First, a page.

by Mike McNamee Published 01/04/2015
Make sure that you have the up-to-date processing engine for the Raw file being used. This legacy Nikon D300 file opens by default with the 2010 engine. Clicking on the 're-process to 1012 engine' button (arrowed) creates a radically different rendering AND changes the available sliders - Recovery and Fill are replaced with Highlights and Shadows, for example. Ed.
Part 2: Michael Pilkington discusses post-production of the landscape image, concentrating on the inital adjustments.
In my last article I spoke of the need to post process your images. This time around I am going to look at some key techniques that you should really consider when post-processing. Post-processing is divided into two key stages. The first stage is the initial processing of the RAW file using Adobe Camera Raw or the Develop Module in Lightroom to apply generic actions to improve the exposure and lights and darks in the image. The second stage is solely achieved in Photoshop where we address individual components of the image. Adobe Camera Raw (ACR) comes as a plug-in for Photoshop and Lightroom. If you open a RAW file from Adobe Bridge it will automatically launch the ACR plug-in for you. The develop module of Lightroom is exactly the same in terms of functionality and capability as ACR but presented as an integrated module within the Lightroom package. It is fair to say that the interface is a little more user friendly and pretty!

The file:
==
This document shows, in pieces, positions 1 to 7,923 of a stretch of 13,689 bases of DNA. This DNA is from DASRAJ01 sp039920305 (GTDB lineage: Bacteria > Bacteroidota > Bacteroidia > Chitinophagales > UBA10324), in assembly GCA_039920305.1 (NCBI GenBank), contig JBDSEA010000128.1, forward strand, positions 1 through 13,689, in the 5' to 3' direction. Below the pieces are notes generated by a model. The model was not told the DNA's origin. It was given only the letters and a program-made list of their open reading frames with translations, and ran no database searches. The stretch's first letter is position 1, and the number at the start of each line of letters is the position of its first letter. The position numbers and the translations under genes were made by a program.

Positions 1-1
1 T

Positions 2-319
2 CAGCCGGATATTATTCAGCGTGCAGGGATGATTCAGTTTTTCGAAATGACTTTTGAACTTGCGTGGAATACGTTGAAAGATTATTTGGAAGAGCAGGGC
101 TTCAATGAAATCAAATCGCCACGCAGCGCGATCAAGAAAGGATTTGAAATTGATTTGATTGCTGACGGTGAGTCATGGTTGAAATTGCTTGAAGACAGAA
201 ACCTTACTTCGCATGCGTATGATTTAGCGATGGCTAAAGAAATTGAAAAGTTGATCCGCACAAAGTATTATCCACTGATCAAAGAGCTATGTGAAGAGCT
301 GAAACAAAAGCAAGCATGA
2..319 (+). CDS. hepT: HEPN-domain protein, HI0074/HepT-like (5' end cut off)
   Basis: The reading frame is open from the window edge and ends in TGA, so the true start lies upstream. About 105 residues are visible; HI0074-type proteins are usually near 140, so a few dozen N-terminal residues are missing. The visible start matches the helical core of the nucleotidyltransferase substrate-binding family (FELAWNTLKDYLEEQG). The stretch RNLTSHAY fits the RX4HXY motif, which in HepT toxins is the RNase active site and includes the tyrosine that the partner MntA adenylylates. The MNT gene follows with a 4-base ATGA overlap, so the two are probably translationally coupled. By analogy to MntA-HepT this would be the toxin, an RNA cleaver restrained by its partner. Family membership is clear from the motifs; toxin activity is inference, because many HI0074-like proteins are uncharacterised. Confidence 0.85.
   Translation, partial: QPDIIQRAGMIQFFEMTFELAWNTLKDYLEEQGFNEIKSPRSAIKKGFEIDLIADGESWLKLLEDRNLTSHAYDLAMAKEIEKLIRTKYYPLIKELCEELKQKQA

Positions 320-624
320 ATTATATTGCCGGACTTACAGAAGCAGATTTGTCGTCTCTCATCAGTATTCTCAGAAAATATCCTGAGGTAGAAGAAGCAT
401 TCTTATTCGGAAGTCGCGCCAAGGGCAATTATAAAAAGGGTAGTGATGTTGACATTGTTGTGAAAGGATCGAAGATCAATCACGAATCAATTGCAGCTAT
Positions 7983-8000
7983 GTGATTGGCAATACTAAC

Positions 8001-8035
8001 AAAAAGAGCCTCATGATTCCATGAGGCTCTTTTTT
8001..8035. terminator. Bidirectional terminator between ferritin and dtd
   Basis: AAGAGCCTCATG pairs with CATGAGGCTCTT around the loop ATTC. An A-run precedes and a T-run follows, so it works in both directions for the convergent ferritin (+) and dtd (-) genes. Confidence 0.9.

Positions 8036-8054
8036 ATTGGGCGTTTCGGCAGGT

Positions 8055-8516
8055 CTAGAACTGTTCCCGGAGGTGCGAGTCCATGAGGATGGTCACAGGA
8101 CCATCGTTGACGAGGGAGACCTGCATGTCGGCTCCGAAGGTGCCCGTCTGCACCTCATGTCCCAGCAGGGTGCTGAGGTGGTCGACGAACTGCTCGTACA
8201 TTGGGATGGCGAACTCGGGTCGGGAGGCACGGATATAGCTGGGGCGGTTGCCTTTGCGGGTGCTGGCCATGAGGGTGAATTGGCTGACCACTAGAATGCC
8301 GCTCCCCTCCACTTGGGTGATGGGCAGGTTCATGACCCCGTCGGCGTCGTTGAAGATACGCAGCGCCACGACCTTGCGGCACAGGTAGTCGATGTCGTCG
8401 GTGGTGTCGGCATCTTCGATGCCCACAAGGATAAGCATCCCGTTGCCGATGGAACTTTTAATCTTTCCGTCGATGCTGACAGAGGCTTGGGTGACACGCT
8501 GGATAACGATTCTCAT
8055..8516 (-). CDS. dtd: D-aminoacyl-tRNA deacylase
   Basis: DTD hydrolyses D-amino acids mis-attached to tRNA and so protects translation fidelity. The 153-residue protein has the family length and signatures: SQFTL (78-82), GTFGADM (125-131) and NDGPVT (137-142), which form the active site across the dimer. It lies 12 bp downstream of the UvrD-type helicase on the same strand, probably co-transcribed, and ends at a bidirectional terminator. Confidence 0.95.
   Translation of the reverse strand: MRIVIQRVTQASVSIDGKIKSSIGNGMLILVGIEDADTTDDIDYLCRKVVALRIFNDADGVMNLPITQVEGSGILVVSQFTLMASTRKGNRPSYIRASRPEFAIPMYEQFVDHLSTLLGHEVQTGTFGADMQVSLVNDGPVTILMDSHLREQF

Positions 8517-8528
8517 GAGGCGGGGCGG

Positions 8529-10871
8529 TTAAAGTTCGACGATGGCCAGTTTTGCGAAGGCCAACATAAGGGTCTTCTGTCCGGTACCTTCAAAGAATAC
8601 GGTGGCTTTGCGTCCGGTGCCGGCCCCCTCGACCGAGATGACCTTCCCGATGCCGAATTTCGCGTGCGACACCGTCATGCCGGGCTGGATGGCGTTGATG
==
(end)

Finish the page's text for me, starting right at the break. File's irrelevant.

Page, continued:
There are a few key objectives that we want to address in the first stage of post-processing:
Get the correct white balance
Establish a good tonal range in the image
Make corrections for lens limitations
Perform some pre-sharpening of the RAW file
Essentially we are creating a good foundation for applying the postprocessing in stage two.
Image as shot on Cloudy white balance.
Getting the correct white balance
I have the white balance on my camera permanently set to cloudy. I do this for a few reasons. Firstly I want predictability and consistency across all the shots I take (in fact every setting on my camera is set to manual). Secondly, I find that the settings in the main do not render correctly anyway (especially for long exposures) and lastly it is so easy to adjust it in post-processing. The slider we are looking for is Temperature. There are pre-sets available in ACR/LR but as for the camera I don't find these very useful. They are worth clicking to get a sense of where you want to be and then adjust the slide manually for the look you are after - to the left to make it cooler and to the right to make it warmer.
This particular image was taken as a long exposure so shifted to the blue end of the spectrum. It is worth noting at this time that during this process you will be making a lot of judgements around tonality and colour so it is imperative that you have your monitor properly calibrated.
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